Newspaper Page Text
THE AKGUS, SATURDAY JANl'A KY 21, 1893.
rrtlUhed DUt snd Weekly M lffit Second
Arenne, Bok Island, lit.
J- W. POTTER.
Tbu Dmily 60c pet month; Weekly W .00
par 100001; In adrance f .au.
All communications of a critical or argomenta
ttra character, political or rellirions, must have
real name aitacnea tor puoticmuon. no anca
articles will te prlntea over scuuuus signatures
AaoTnAna Mmnnnlntlniiii nnt noticed.
Correspondence solicited from every towmihip
a kock island eosccy.
Saturday. Januaxt 21. 1893
Massachusetts has a lad j prison ccm
A 8TR0K om Kits claim that th-re are
17,500,000 corue's in the soUr sjstens.
A. L. Hereford, editor of the Mat
toon Ntws, has been appointed printer
expert by Got. Altgeld. to succeed Don
R. Frazer, of Mount Carroll.
The cavorting of tie most fractious
steer in bis Edgington pasture was noth
ing cemp&red with the wild rush Senator
"Bill" Crawford made from the republi
can caucus in Sprincrield the other dny.
Fortunately, the frigidity of the tempua
ture prevented the recurrence of one of
those "spells" to which the senator is
The president informs the scD&te that
no existirg treaties would be violated by
the past&Kc of a bill suspending immigra
tion fjr a year. Mr. Il.tnaou is evi
dently doing all in his power to help
Senator Chandkr's bill, but it is not like
ly that the measure will become a law. A
strict quarantine will, in all pr tatu'.i y,
be adjudged sufficient to keep out infec
The New York Evening Tost says of
the election f senators; "The let ling
in favor of clecu g senators by the pop
ular vote, instead of through legislatures,
seems to be growing. At the recent e'e:
tion a proposition looking to tte amend
ment of the federal constitution for that
purpose was submitted to the people of
California and ratiQrd tv an overwhelm
ing mtj-irity In Iowa there is a move
ment in the same direction so far as pres
ent conditions permit. A new senator
will be elected by the letritl ture to be
chosen ntxt November, and there i a
strong sentiment in for of having each
party name its candidve at its state con
vention, os was done by the domocrts of
Illinois in the case of General Palmer
The Iowa democrats are practically
unanimous for Governois Boies as their
candidate, and there does not seem likely
to be any oppo-innn to the frmI nam
ing of him by tbe conventi in."
KErREBENTATiVE MULLIGAN, though a
new member of the lmt.9,; hr. been hon
ored with appointment on some of the
most important committees ia the ousj
by Speaker Crafts, being mate chnirmao
of the committee on retrenchment and a
member of the committees on corpora
tions, mines and mming and 1 bor m d
industrial affairs. Mr.MuIlicsn will proe
a capable workerand energetic on all com
mittees to which he his been assigned,
and all matters that come under his sup
vision will receive the proper attention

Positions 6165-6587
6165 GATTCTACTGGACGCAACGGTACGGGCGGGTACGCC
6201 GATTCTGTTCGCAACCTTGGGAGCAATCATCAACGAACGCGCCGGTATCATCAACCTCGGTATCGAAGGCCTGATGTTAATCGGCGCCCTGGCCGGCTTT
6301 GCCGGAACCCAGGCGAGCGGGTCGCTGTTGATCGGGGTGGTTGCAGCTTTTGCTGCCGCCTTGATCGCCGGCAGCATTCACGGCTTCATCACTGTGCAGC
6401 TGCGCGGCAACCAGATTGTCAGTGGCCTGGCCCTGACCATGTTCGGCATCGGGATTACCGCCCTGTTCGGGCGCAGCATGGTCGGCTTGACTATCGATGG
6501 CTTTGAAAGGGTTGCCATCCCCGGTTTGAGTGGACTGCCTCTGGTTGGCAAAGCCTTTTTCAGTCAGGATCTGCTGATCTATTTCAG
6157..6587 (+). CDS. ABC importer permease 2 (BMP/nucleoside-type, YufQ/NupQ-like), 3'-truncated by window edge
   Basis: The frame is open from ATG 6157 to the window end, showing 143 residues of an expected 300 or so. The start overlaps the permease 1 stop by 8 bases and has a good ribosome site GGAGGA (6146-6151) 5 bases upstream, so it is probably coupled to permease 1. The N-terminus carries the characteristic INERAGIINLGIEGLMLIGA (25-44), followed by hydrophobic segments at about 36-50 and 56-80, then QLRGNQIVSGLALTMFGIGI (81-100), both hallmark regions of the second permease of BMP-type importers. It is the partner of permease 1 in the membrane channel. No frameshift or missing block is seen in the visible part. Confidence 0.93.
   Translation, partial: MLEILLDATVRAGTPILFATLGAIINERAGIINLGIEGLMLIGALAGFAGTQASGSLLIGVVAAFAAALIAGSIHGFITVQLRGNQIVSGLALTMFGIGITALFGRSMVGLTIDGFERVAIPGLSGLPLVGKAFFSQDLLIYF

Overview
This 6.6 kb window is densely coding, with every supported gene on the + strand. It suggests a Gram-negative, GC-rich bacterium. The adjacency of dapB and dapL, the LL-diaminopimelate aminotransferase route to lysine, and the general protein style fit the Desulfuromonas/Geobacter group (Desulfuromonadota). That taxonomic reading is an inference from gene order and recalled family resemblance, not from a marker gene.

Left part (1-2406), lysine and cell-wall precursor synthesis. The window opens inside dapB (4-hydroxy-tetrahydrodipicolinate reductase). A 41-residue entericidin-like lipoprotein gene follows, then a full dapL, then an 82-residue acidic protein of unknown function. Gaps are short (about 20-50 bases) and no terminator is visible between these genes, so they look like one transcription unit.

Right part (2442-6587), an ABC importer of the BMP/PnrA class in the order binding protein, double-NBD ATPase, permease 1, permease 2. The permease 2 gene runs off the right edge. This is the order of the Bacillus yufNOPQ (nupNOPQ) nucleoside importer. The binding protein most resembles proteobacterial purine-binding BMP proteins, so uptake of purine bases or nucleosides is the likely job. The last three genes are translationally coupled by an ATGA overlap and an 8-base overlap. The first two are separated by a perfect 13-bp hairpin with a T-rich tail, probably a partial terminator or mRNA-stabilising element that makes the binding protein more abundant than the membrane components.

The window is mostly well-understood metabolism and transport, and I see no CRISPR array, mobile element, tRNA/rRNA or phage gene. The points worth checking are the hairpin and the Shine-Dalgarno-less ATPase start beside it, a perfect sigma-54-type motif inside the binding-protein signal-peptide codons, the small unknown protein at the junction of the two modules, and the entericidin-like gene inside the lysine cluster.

and action, we feel safe in predicting.
Representative Pajue is on the commit
tees on canals, river improvements and
commerce, revenue, federal relations, re
trenchment, roads and bridges and farm
drainage. Representative Beals is a
member of the commit erg on state in
stitutions, state and municipal indebted
ness and county and township organiza
tion. Tbe Abqub bas mentioned what
ever distinction has been shown Senator
Crawford ia the make up of the senate,
but it "do seem" as if Crawford was go
ing on his own hook regardless of com
mittee associations or anything else.
Lucia True Amet writes on "Tbe Home
in the Tenement House' in the January
New England Magazine. She believes
the only immediate improvement, with
existing conditions, is to enlarge the ten
ements and make them sanitary and
reomy, and that their abolition is impos
sible with tbe present centralizing ten
dencies of commerce.
Among the short articles that will ap
pear in the North American Review for
January arc: "Farm and florae Proprie
torship," by George K. Holmes; "Stu
dents as 8howtte.n,"bT Jas. M. Hubb-itd;
'Campaigning in the West," by Wm.
Dudley Foulke, and "An Uncut Dia
mond," by Edward P. Jackson.
Scribncr's magazine for January, be
gins its thirteenth volume and seventh
jear, for which many important features
re announced, some of tbem making
their first aopearance in this number
Serial fiction will be a feature of the year,
with such writers as Frances Hodgson
Burnett, H. C. Bunner, Robert Grant,
Harold Frederic, and Mi s Elliott, -.he
author of "Jerry." In this number
tbe first part of Mrs. Burnett's ser
11 is given, under tbe title "Tbe One I
Knew tte Best of All," which is a charm
ing bit of autbiograpby, covering the
reminiscences of the author's childhood
and youth up to the publication of ber
first story. It is believed that this stor
will do for the child-life of a pirl vert
much what was done by Dickens in
"David Cepperfleld" for tbe life of a
boy. There are other serials ant? sketch
es equally entertaining i
Xfo bock of recent times has awakened I